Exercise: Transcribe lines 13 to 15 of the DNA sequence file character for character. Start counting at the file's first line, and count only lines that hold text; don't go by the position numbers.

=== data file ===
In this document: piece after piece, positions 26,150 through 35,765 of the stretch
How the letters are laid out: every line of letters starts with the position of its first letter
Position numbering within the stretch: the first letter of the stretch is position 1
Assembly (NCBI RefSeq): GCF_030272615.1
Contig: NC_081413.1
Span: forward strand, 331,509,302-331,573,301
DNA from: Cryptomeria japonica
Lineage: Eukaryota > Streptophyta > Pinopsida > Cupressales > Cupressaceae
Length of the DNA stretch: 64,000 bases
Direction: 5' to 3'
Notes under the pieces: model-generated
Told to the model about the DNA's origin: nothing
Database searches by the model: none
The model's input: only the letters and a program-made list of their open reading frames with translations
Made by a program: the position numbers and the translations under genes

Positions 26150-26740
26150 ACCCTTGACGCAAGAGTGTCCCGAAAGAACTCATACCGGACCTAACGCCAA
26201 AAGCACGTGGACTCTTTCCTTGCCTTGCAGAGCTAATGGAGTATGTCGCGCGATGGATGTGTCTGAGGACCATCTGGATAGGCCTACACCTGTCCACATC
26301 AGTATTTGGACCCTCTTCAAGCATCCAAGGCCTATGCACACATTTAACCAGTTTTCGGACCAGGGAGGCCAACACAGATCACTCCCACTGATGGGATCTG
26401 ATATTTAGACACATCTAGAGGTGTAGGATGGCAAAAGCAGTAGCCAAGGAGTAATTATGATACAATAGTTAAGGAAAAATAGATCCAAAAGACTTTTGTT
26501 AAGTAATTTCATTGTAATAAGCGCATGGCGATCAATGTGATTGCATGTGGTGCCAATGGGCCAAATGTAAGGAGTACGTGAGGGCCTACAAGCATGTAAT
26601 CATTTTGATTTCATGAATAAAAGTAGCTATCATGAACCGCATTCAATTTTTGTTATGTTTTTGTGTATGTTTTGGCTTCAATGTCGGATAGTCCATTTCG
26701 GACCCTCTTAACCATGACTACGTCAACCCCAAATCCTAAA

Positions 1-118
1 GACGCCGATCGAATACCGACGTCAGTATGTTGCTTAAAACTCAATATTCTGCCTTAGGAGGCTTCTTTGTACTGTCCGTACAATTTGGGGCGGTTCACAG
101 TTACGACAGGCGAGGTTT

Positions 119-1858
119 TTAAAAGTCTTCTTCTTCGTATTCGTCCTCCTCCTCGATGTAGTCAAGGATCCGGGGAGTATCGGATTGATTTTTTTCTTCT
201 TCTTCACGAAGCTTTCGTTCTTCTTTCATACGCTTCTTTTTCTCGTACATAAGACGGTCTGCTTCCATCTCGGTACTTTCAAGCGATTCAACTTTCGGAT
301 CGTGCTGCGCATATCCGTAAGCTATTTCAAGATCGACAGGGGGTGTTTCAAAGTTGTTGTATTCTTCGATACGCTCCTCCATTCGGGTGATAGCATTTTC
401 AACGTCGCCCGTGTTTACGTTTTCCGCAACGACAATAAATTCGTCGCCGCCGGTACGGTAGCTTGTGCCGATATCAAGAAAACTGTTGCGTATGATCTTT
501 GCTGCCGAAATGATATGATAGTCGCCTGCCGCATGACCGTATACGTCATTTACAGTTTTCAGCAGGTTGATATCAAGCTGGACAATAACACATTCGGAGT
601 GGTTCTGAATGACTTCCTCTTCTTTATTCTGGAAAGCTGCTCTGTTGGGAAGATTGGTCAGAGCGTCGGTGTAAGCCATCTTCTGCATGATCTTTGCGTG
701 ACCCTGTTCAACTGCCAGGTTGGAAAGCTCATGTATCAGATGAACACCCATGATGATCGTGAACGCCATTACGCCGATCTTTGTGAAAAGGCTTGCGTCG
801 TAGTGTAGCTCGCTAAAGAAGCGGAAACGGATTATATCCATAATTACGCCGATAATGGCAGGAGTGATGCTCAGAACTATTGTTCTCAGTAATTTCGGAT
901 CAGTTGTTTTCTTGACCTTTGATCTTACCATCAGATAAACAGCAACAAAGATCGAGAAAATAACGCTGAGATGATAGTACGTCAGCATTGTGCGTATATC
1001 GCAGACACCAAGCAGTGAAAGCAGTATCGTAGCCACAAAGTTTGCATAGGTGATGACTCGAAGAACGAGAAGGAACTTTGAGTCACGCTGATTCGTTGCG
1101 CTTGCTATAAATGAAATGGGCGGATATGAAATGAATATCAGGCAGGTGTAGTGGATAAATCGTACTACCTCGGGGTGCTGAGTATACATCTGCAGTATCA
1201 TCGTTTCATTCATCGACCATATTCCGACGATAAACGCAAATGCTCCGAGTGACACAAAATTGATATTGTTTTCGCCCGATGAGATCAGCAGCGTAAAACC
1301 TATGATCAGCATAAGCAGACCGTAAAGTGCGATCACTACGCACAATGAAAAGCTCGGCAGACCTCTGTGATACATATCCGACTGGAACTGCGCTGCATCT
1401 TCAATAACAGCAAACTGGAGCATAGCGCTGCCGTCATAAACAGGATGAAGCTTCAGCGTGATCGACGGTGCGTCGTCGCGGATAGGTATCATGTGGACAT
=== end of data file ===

Database searches by the model: none
The model's input: only the letters and a program-made list of their open reading frames with translations
Made by a program: the position numbers and the translations under genes